POSTED: 11:39 a.m. HST, Jul 11, 2013
LAST UPDATED: 2:19 a.m. HST, Jul 12, 2013
The U.S. Department of Agriculture is committing $1 million to set up a comprehensive program to combat the invasive species known as the coffee berry borer that farmers say has increased exponentially across farms on Hawaii island since its discovery in 2010.
U.S. Sen. Mazie Hirono announced the first-of-its kind program Thursday during a conference call with reporters.
The program requires no state matching funds but comes on the heels of legislation signed recently by Gov. Neil Abercrombie appropriating $550,000 over the next two years to combat the borer, a small beetle harmful to coffee crops worldwide that has infested coffee crops in the Kona and South Kona regions.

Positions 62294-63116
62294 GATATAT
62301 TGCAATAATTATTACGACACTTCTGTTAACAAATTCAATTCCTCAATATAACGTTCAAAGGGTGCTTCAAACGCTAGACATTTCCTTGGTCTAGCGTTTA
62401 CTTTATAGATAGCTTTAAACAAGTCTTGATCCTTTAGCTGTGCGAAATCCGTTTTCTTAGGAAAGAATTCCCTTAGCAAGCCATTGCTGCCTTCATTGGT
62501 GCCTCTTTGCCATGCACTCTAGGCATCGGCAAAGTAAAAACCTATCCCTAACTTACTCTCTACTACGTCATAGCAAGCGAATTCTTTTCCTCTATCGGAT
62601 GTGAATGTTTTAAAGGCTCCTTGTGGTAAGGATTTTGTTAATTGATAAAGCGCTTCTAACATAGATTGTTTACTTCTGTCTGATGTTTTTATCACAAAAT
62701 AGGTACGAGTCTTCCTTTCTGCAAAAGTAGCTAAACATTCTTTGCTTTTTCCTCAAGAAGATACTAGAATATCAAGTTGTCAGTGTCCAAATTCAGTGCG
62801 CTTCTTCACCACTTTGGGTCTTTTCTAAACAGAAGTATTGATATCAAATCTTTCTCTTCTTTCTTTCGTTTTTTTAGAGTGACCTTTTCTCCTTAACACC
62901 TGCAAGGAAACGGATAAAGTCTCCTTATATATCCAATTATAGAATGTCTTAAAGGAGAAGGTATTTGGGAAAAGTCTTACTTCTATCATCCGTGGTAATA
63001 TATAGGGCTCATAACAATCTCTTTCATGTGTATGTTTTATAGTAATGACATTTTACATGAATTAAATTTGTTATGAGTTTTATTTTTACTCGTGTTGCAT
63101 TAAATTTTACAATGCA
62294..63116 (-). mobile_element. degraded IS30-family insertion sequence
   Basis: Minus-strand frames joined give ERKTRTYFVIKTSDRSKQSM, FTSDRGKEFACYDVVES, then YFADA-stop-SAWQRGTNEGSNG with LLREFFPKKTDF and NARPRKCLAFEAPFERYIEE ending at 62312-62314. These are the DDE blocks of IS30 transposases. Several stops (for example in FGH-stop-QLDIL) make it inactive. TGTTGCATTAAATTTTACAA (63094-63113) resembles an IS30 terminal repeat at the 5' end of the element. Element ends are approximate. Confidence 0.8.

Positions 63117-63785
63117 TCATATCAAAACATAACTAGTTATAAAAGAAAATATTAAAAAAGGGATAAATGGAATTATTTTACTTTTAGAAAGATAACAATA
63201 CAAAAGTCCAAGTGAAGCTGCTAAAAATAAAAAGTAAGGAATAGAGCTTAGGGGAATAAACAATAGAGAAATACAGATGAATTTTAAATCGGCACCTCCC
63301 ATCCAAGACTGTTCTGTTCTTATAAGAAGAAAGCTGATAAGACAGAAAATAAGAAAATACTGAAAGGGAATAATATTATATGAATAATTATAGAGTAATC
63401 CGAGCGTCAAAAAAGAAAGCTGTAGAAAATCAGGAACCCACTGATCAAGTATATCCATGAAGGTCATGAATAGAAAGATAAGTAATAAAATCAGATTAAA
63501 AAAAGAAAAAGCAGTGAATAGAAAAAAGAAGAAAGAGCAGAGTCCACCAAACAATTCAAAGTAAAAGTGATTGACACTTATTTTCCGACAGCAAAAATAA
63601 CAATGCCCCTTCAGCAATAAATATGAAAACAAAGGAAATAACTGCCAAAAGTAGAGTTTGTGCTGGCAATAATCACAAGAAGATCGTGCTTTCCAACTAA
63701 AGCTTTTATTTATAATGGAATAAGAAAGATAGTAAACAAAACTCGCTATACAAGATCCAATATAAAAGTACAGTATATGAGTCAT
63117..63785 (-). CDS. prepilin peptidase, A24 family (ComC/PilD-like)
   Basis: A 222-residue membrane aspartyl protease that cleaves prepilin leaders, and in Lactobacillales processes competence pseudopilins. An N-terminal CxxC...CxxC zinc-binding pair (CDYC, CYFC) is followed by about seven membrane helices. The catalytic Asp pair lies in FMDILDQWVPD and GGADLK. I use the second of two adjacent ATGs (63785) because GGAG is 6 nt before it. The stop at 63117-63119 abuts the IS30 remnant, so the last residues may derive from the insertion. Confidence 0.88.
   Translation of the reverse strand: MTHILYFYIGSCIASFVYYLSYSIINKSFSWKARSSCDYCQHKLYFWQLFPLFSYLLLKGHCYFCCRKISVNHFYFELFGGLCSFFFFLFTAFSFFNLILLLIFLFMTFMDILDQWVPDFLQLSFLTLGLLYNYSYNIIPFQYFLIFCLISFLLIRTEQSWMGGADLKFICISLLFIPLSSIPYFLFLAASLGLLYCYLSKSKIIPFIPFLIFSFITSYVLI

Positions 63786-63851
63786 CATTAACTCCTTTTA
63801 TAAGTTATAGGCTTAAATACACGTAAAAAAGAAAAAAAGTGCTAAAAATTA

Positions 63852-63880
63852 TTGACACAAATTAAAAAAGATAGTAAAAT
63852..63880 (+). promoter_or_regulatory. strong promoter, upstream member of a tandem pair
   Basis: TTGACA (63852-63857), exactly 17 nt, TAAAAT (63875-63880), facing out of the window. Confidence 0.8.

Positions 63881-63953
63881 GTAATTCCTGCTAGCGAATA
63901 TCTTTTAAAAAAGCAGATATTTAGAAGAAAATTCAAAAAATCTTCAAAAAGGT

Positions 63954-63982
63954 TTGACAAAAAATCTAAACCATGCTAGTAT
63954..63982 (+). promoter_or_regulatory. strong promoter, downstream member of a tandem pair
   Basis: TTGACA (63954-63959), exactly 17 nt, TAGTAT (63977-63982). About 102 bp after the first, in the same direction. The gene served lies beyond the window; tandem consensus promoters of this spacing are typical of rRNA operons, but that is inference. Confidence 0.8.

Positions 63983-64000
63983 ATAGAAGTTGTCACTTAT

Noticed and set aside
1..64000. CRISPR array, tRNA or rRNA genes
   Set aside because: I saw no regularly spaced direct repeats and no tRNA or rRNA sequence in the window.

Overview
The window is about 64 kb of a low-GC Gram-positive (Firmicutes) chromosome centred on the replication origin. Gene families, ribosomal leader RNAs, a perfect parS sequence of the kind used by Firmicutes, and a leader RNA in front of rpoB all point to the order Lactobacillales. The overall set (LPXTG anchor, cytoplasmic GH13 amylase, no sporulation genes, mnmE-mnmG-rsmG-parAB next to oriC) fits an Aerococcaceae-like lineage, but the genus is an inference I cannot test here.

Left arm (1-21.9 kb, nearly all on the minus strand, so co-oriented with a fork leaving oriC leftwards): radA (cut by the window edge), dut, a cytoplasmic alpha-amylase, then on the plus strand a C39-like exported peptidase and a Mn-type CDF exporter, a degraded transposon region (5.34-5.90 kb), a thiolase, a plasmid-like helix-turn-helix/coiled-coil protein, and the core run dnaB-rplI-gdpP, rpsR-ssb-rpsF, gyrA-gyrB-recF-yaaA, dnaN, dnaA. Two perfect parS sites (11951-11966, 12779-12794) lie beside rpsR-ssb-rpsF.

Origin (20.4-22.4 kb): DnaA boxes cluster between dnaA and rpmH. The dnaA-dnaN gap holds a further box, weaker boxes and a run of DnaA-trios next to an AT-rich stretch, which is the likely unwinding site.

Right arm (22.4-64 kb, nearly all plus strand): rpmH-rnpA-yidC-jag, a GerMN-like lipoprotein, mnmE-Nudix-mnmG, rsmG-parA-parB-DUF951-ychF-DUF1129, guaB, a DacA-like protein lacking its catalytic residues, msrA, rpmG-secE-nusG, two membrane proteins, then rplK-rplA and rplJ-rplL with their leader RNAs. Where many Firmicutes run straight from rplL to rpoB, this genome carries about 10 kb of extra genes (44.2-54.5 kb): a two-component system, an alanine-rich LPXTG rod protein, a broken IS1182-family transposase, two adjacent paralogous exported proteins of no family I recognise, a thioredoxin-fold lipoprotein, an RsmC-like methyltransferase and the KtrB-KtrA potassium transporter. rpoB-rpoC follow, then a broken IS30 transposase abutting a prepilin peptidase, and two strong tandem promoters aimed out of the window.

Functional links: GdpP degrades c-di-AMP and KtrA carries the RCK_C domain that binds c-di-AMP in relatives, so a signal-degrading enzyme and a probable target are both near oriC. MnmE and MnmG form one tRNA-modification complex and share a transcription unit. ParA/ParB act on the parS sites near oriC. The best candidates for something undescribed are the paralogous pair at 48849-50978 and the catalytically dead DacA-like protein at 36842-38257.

“It is a major threat to the viability of our coffee industry,” Hirono said.
The program aims to work with state agriculture officials, farmers and the University of Hawaii to set up repellent distribution and training programs, a plant sanitation program aimed at preventing the spread of the borer, and research programs into new types of pest controls and the genome of the species itself, Hirono said.